Philodendron ‘Frilly Philly’ stock plants maintained in a shaded greenhouse at MREC, Apopka, FL, were used as a cutting source for two experiments to evaluate growth and performance of the new cultivar.

Test 1.

In July 2007, 1-tip cuttings 3 to 5 cm long were stuck directly into 0.6-L pots containing Fafard 2 Mix (Conrad Fafard, Inc., Agawam, MA; 55% Canadian peat : 25% : perlite : 20% vermiculite). Cuttings were rooted in a high-humidity propagation chamber (maximum irradiance of 80 μmol·m−2·s−1) within a shaded greenhouse (maximum irradiance of 125 μmol·m−2·s−1) under natural photoperiod within a temperature range of 15 to 34 °C. Cuttings rooted in 4 weeks and were removed from the propagation chamber and then fertilized with Nutricote (18N–2.6P–6.6K; 140-d formulation; Chisso-Asahi Fertilizer Co., Ltd., Tokyo, Japan) at 2.0, 2.5, or 3.0 g per 0.6-L pot. Plants were set on raised benches in a completely randomized experimental design with five replications and hand-watered as needed. Data recorded after 12 weeks of growth included pulled-up height, canopy height and width, and length and width of the largest leaf.

Test 2.

In Dec. 2007, tip cuttings 3 to 5 cm long were harvested from MREC stock plants and stuck directly into 0.6-L pots in the same potting mix as Test 1. Individual pots received five, 10, or 15 cuttings per pot. Plants were rooted and removed from the propagation chamber after 5 weeks. All pots received 2.5 g of Nutricote (18N–2.6P–6.6K; 140-d formulation) and were placed on raised benches in a completely random design with 10 replications per treatment. Data taken after 12 weeks included canopy height and width, length and width of the largest leaf, length of the longest vine, and a visual plant quality rating in which 1 = dead, 2 = fair, 3 = acceptable (saleable quality), 4 = good, and 5 = excellent quality. Once final growth data were collected, plants from both experiments were moved to an interior growth room with a light level of 25 μmol·m−2·s−1 for 12 h daily at a constant 24 °C to test for ability to tolerate the low light levels of interiorscape environments. Three months later, plants were removed and evaluated again for visual quality. Data from tests were analyzed using analysis of variance procedures of SAS (SAS Institute Inc., Cary, NC).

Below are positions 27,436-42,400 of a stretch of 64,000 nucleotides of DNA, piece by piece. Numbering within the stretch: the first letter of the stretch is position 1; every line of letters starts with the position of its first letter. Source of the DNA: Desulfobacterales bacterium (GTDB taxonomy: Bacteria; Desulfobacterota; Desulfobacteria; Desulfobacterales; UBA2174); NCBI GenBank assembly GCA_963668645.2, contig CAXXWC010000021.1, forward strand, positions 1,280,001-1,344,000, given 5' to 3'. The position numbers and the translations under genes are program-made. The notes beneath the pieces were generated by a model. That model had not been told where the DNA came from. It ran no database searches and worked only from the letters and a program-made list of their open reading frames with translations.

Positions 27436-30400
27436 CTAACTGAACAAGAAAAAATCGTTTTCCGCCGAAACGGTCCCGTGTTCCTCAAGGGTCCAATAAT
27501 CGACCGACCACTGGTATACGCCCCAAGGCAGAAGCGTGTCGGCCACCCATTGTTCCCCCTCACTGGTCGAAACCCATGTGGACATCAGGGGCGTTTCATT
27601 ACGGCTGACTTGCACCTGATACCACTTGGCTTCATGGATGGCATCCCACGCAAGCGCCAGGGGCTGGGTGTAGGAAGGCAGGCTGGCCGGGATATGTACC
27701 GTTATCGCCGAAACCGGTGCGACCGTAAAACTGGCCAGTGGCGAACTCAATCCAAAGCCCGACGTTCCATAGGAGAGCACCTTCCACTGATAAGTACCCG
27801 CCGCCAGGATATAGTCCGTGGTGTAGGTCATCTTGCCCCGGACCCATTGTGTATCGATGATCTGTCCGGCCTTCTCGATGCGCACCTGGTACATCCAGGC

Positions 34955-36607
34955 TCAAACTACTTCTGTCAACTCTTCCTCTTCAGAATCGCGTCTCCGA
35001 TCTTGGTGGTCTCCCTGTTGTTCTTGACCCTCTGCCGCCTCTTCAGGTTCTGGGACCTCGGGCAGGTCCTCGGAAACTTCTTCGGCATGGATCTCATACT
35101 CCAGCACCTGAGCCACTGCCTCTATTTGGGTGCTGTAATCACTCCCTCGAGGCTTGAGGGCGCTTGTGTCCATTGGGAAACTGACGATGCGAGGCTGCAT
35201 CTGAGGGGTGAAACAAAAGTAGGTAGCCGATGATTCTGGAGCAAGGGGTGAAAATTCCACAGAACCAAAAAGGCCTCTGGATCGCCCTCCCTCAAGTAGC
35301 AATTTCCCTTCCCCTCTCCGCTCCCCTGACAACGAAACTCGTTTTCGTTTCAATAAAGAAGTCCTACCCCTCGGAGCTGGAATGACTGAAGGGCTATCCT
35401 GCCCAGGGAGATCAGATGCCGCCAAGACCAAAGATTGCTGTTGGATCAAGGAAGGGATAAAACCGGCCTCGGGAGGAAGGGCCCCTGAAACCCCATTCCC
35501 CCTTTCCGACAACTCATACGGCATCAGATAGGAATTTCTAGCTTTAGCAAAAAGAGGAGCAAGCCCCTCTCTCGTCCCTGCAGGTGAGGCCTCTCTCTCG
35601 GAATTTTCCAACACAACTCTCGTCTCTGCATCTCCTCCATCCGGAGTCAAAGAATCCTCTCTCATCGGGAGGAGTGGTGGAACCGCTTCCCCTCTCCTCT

Results

Philodendron ‘Frilly Philly’ grew well and remained phenotypically stable in both tests. In Test 1, cuttings rooted in 4 weeks and produced a saleable-quality10-cm pot plant 12 weeks later. There was no significant difference in canopy leaf size among fertilizer levels (Table 1). In Test 2, number of cuttings per pot did not affect canopy height, leaf size, or length of the longest vine (Table 2). Canopy width measurements showed a significant linear and quadratic effect as width increased at 10 cuttings compared with five but decreased slightly at 15 cuttings per pot treatment. Visual plant quality increased linearly as the number of cuttings per pot increased. Vines did branch with maturity. The branching closely followed the original direction of the mother vine. Any widening effect resulting from branching was minimized by the overall small plant size and the strongly erect growth habit. These results indicate that philodendron ‘Frilly Philly’ should be grown with multiple cuttings per pot. The actual number of cuttings per pot will depend on container size and grower preference, but at least 10 to 15 cuttings per 10 cm pot should be used to achieve a full appearance in a commercial product. After 3 months in simulated indoor conditions, plant quality was rated good to excellent with 15 cuttings per pot but was reduced in pots containing fewer cuttings (Table 2).